Los Angeles

Thirty-Four Sculptors

Long Beach State College

Mr. William Hill, functioning as the new director of the Long Beach State College Art Gallery, opened the fall exhibition season with a show devoted to sculptors who he felt had defined an image for themselves. Thirty-four were chosen, a number with no particular significance. Half of the sculptors are from southern California, the other half from northern California, barring a light sprinkling of northwest sculptors and one Canadian. Approximately half of the sculptors are teachers.

Two works were outstanding. Oliver Andrew’s “Figure,” a brand-new piece in bronze and mahogany combined two separate materials beautifully with graceful lines and an over-all effect of pleasure to the eye and hand; yet it definitely was a work of this time. (It would be most interesting to watch the work age, for a part of its current appeal is the beautiful interplay of light new wood with bright metal.) The other outstanding work, George Tsutakawa’s “Mabae,” in welded sheet bronze played an ovoid globular shape against a series of flat supporting shapes that hold the globe within them, while within the almost solid globe, a slit revealed another straight flat shape played against the encompassing globe.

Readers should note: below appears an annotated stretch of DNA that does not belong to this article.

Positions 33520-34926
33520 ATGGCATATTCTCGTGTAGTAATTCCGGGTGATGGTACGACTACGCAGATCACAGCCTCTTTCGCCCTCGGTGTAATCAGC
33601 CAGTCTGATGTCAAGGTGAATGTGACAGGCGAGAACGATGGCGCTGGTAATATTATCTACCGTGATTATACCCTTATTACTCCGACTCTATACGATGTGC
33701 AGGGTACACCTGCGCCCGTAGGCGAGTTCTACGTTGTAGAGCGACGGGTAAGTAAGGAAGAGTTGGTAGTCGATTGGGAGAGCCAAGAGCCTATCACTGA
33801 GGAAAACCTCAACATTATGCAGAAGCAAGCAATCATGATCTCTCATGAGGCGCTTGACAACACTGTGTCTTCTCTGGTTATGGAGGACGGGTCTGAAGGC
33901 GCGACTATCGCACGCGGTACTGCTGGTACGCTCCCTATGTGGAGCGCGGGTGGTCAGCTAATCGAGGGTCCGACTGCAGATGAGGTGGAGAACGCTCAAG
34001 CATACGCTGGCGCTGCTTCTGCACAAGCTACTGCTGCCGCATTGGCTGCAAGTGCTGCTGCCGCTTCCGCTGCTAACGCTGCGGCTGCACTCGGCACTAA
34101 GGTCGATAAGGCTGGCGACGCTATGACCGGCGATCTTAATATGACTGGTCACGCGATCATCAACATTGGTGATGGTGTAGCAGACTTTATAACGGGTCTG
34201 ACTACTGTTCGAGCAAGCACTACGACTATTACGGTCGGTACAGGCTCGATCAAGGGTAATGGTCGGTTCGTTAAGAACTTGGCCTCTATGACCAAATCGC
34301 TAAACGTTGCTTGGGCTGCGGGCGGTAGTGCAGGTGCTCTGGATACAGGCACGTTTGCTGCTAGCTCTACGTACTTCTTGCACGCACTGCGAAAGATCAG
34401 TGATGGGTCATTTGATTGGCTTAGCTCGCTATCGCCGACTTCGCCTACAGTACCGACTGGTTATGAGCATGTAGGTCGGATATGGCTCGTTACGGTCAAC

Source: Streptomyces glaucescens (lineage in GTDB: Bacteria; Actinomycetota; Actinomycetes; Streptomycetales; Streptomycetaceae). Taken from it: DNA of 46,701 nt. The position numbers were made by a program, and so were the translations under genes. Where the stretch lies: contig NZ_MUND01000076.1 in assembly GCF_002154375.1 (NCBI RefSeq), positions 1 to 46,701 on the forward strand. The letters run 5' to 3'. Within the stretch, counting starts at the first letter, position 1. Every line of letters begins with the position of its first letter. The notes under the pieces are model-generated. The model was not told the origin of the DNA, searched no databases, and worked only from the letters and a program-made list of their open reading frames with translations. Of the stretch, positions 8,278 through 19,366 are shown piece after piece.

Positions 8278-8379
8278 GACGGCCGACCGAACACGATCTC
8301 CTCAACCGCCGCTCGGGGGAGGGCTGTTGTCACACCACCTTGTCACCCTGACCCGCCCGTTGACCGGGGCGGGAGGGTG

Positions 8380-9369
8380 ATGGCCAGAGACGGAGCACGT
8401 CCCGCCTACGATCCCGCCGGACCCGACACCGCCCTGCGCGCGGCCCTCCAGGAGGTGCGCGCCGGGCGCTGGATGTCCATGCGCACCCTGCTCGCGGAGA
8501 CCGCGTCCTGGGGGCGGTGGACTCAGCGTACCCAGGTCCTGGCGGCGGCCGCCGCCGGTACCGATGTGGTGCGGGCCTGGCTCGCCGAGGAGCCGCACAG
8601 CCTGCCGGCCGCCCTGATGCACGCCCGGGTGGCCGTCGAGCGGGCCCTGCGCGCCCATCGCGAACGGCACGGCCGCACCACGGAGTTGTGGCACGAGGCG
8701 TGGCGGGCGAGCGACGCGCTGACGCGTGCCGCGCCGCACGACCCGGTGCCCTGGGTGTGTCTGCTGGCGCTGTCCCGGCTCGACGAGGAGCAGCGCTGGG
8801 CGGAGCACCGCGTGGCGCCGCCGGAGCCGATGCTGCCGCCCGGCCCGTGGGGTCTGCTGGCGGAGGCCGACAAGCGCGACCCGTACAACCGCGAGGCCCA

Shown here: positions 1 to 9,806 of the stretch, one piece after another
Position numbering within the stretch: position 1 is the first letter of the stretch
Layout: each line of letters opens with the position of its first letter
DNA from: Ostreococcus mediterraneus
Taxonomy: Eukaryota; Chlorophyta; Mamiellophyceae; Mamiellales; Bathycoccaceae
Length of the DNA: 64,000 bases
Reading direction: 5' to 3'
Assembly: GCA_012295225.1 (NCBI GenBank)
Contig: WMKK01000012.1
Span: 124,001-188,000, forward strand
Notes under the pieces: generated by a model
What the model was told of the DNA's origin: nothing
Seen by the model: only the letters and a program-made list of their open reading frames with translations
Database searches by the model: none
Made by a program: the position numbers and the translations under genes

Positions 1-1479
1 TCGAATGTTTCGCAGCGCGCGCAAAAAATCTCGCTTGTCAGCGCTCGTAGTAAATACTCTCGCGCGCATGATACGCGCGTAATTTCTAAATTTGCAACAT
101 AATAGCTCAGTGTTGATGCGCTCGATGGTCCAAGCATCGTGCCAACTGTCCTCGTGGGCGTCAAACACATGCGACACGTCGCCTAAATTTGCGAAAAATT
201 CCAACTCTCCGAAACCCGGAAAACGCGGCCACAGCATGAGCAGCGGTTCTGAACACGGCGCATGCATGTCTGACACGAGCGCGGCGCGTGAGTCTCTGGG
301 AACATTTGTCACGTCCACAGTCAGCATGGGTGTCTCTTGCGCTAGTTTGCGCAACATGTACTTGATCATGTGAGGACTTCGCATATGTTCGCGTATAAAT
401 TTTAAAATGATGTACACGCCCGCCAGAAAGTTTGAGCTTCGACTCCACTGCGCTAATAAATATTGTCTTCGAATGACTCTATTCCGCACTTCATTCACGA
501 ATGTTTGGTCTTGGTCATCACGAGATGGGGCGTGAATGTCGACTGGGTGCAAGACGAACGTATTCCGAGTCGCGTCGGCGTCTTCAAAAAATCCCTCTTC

The rest of the exhibition is of high quality. Most of the works date from 1962–63, with only a few from 1960 or 1961. Among other works which seemed either especially fine efforts in themselves or particularly good examples of an artist’s style were John Mason’s “Cross Form,” Claire Falkenstein’s “Integrated Structure,” Maria Schulthess’ “Rondo Brasso Rilievo,” John Paul Jones’ “Man From Verdun,” Jack Stuck’s “Figure,” and Marjorie Burgstahler’s “Standing Figure Number One.” Dennis Hopper’s “Crusade,” construction of a stereoscope, a fencer’s mask and other materials was a witty example of the assemblage school. Robert Bassler’s “Volaris” is a wood piece assembled and shaped into a smooth, touchable shape, and Fred Powell’s “Tidal Pool” a wood sculpture worked so that the artist was firmly in control of his material, and used it to produce a work of definite distinction.

Peter Voulkos’ “Remington #2,” a bronze cast piece looking as if it were constructed of slabs of bricks, was installed in a way which did not do justice to the work, the most three-dimensional aspect of the work being turned so that it was most difficult to see. With this single exception, the exhibition was beautifully installed. The size of the galleries is limited, and 34 works on perhaps thirty pedestals could easily have turned into a forest or maze.

Rosalind G. Wholden